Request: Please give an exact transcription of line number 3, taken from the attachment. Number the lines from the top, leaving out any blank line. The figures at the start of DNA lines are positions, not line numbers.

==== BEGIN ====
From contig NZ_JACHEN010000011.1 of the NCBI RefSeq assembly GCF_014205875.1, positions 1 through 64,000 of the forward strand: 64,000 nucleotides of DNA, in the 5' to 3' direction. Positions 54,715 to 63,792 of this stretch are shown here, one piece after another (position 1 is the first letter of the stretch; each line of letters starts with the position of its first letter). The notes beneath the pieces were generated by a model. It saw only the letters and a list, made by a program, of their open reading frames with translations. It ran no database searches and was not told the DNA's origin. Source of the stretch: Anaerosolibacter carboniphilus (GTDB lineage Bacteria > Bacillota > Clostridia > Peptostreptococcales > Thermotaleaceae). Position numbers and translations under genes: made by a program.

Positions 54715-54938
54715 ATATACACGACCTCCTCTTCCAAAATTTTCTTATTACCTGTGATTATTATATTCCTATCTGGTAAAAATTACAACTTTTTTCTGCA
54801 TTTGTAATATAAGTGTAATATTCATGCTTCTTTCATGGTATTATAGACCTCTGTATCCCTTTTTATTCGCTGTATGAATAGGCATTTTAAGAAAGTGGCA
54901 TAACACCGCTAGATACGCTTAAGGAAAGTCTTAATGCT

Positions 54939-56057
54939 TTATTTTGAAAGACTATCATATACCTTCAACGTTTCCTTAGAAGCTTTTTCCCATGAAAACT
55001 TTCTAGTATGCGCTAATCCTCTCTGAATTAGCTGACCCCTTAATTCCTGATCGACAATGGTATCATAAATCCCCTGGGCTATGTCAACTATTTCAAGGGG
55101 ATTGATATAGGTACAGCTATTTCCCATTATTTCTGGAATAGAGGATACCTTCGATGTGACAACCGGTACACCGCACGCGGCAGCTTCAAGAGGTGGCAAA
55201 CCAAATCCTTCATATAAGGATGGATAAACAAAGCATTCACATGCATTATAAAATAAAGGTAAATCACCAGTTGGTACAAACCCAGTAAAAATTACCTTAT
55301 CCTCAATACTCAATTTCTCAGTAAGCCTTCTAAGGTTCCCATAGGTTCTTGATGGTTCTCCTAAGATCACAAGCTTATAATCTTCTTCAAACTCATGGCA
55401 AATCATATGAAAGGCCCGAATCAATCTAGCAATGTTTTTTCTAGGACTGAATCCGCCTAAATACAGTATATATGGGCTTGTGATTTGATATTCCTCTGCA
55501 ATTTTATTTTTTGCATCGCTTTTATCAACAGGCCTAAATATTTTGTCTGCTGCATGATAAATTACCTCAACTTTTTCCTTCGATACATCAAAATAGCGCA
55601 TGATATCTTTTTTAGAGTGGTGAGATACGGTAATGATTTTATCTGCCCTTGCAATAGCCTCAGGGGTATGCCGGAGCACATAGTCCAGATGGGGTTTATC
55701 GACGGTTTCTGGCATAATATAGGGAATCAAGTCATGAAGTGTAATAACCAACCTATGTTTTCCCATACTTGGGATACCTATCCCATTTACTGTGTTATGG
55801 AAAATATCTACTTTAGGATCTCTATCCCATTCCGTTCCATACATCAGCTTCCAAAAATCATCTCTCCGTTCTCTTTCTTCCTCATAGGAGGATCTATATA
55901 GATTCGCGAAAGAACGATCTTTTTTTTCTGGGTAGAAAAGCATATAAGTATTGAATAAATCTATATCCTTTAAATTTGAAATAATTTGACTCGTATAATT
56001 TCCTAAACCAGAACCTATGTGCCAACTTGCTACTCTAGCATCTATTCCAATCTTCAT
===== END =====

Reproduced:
54715 ATATACACGACCTCCTCTTCCAAAATTTTCTTATTACCTGTGATTATTATATTCCTATCTGGTAAAAATTACAACTTTTTTCTGCA